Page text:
Watts must be watching too because he suddenly releases Sam and is across the room to where John is beginning to sweat – not from fear but from where the knife is still protruding angrily from his shoulder. Watts bends over him and rests his hand on the hilt of the weapon and Sam knows he should be using this opportunity to get away, make a run for it, but all he can do is watch, fascinated and terrified in equal measures.
"This must hurt, John," Watts comments, casually. "You'd be more comfortable if you dropped your gun."
John grunts as the added pressure on the knife sends shooting pains through his arm and although he really, really doesn't want to relinquish his hold on their only hope, he can't help but let the gun slip through his fingers, landing with an ominous thud on the floor.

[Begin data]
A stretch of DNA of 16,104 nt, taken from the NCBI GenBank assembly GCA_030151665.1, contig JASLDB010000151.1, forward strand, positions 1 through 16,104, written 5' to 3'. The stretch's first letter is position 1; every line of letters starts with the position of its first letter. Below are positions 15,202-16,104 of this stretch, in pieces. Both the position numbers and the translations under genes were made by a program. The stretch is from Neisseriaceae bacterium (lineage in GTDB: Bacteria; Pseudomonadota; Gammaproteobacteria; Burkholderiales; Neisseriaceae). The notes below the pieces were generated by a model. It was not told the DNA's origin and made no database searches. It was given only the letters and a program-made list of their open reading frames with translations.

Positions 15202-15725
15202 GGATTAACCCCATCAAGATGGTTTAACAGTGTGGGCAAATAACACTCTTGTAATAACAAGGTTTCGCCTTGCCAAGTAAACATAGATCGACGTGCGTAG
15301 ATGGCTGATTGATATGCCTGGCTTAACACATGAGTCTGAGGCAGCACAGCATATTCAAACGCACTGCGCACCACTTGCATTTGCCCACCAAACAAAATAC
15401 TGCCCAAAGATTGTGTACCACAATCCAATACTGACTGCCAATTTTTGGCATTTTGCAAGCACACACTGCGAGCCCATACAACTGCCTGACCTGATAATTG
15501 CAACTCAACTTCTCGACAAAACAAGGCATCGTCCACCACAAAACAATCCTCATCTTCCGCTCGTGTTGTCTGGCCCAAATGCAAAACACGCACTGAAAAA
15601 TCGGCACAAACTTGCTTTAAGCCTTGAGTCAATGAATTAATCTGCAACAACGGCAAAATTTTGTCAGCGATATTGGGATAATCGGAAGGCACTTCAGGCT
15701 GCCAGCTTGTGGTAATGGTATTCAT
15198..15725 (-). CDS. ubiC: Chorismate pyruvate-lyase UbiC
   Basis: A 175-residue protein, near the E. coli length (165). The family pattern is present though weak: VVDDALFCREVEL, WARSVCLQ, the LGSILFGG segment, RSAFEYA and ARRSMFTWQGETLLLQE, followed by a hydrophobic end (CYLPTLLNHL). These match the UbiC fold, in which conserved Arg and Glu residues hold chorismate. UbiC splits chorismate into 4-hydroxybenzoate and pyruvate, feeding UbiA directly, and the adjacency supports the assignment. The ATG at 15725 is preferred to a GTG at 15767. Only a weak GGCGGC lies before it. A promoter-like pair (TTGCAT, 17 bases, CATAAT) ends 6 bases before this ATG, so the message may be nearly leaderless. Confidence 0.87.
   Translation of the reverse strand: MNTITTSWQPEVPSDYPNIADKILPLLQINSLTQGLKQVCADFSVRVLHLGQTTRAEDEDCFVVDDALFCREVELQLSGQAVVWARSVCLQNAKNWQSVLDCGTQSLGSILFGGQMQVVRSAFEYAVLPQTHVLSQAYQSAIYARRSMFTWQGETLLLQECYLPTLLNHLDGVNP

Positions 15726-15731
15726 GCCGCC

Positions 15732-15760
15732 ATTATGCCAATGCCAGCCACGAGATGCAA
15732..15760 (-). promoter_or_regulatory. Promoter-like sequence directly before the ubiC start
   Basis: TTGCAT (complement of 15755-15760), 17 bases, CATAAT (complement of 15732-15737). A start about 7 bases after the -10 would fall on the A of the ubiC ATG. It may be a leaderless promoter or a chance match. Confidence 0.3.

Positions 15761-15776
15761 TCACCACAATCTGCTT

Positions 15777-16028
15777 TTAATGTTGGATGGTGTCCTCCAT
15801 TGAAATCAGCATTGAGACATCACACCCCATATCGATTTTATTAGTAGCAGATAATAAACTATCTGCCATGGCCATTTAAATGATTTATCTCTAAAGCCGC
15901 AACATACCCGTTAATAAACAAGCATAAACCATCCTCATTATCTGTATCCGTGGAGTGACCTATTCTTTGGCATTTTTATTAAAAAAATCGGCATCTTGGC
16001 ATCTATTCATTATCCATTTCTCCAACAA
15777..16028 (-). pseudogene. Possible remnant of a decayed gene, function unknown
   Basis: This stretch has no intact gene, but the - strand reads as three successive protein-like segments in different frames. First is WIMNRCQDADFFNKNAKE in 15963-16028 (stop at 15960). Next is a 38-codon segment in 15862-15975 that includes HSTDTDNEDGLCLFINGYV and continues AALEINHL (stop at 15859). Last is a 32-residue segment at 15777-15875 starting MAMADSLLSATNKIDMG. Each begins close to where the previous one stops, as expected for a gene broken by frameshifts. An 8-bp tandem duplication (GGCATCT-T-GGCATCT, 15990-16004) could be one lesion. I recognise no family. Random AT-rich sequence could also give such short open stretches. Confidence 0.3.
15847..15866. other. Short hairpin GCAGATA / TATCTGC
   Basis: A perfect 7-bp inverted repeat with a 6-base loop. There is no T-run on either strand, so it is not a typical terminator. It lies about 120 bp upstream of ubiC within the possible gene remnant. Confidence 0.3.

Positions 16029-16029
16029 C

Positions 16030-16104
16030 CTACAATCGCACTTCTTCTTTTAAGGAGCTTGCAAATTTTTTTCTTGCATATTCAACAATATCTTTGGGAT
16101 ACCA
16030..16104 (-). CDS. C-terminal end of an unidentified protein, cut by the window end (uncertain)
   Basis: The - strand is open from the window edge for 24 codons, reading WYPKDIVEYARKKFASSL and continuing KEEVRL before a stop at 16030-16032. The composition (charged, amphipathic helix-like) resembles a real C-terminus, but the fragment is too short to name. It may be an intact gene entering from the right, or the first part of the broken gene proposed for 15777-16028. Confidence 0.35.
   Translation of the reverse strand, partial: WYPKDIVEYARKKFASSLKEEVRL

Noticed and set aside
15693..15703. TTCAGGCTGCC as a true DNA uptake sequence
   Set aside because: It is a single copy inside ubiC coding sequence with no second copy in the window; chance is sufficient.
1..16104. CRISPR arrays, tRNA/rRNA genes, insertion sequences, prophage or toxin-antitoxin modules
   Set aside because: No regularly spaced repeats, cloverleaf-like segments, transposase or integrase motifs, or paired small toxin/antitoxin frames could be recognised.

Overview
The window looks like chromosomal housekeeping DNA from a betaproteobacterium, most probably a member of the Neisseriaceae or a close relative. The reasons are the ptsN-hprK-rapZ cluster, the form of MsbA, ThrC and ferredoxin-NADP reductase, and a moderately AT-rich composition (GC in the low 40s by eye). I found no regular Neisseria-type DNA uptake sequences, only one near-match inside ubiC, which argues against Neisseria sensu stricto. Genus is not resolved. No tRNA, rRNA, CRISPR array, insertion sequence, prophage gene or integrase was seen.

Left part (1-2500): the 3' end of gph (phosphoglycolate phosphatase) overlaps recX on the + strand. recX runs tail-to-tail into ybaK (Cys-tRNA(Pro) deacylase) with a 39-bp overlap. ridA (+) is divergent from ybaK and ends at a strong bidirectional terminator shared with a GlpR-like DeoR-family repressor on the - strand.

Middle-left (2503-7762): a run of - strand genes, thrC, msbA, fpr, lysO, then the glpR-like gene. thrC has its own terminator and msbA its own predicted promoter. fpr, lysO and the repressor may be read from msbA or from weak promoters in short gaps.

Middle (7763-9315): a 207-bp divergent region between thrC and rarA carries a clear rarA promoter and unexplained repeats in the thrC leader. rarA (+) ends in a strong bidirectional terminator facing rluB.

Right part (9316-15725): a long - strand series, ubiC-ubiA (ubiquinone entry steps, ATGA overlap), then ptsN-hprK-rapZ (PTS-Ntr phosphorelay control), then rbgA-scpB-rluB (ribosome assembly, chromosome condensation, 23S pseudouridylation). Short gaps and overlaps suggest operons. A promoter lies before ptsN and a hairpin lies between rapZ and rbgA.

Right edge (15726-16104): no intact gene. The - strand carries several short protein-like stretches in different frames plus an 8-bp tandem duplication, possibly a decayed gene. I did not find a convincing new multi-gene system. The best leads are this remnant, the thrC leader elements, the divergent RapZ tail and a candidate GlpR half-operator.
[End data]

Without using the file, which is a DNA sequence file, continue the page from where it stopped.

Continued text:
Sam watches Watts give a satisfied little nod as he kicks the gun to the side of the room. He knows he really should be doing something right now. His father's trying to glare at their captor who has moved behind him, casually securing John's wrists with plastic ties. Sam feels forgotten and a little voice in the back of his head is telling him this is his chance, probably his only one, to run, to get the hell out of there but he's part of a family which doesn't abandon anyone.
Watts lifts his head up and casts a sideways look at the boy, smiling in a way that Sam's not totally comfortable with.
"How you doing there, Sammy?" he smirks. "Looking a bit twitchy, son. Maybe you should sit down too." He waves to another, equally rickety chair opposite his father.
Sam hesitates, looking from Watts to his father, unsure whether to do what he's told or seek an alternative option from John. John nods once and as Sam turns to the chair, he hears Watts laughing.